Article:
Thursday, November 02, 2006

Water For Elephants by Sara Gruen

What a wonderful story. This is a truly engrossing page-turner that hits almost all the right notes and meticulously paints a picture of a time when the world was much larger. Just as he’s about to graduate from college and take his final exams to become a veterinarian, Jacob Jankowski loses his parents in a tragic car accident. Finding they had mortgaged absolutely everything to put him through school, he despondently hops a freight only to find it’s a circus train. The Greatest Show on Earth it ain’t. The Benzini Bros. Circus is as third rate as it comes but Jacob finds work as a much-needed vet. Gruen did a ton of research and it shows–her evocation of this Depression-era circus, the language of the time and how a circus functions, day to day and town to town, is remarkable. The characters that people the circus are memorable and she manages to humanize the minor characters--the roustabouts, dwarves and cooch dancers--as well as the main characters like Uncle Al, the sadistic ringmaster and boss; August, the psychotic head animal trainer and his wife, the circus’ star, Marlena, whom Jacob falls for immediately; even Rosie the elephant. The only disappointment was the ending, part of which I could see coming a mile away. Still I cried like the fool I am for stories like this. This is a must-read.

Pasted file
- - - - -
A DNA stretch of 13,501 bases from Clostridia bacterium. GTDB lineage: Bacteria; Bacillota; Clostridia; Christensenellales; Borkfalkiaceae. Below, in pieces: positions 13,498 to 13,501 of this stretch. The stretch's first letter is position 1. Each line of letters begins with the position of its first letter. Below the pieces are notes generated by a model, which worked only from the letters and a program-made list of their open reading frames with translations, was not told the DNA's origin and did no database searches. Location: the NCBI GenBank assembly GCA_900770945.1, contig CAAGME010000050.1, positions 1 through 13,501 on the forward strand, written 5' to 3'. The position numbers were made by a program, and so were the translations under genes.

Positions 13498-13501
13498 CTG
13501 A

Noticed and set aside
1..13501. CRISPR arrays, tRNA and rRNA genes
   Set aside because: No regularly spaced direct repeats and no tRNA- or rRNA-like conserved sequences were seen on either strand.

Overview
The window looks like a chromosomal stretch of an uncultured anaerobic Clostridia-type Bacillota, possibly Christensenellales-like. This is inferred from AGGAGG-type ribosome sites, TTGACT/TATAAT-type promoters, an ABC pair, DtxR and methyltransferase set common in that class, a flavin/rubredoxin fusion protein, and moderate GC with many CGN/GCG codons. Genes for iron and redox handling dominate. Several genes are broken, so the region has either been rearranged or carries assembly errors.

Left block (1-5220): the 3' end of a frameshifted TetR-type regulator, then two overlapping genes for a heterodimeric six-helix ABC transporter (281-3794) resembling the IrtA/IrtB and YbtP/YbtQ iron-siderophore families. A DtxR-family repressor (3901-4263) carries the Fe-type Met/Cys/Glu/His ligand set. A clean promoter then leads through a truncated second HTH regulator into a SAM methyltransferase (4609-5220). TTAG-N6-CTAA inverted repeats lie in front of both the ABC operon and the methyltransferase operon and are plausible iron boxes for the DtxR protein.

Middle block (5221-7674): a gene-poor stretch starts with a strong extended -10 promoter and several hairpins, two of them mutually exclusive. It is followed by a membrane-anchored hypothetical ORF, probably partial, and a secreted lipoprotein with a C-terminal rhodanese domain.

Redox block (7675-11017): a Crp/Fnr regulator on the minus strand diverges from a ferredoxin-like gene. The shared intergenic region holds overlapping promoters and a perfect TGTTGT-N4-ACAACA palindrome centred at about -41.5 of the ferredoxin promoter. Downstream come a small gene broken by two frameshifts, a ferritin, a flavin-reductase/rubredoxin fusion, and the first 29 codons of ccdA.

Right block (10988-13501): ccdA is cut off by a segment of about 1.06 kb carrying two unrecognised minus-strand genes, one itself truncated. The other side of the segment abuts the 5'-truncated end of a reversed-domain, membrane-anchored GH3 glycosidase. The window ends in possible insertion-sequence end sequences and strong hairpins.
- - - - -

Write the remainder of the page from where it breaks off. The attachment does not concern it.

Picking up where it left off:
Fussy Sock Washer said...

Amen. Even though the ending falls a little flat, this book ranks up there with The Time Traveler's Wife and Everything is Illuminated as one of the most engrossing works of fiction I've read in the past couple of years.

Anonymous said...

I started laughing at the pat storyline and absurdity of this book about half way through and never recovered. If you break faith with the thin storyline, the jig is up. The main character is total pablum. I know it's supposed to be a very heartsy tale but I thought the circus motif was just a cover for flat characters and lack of insight into the real world.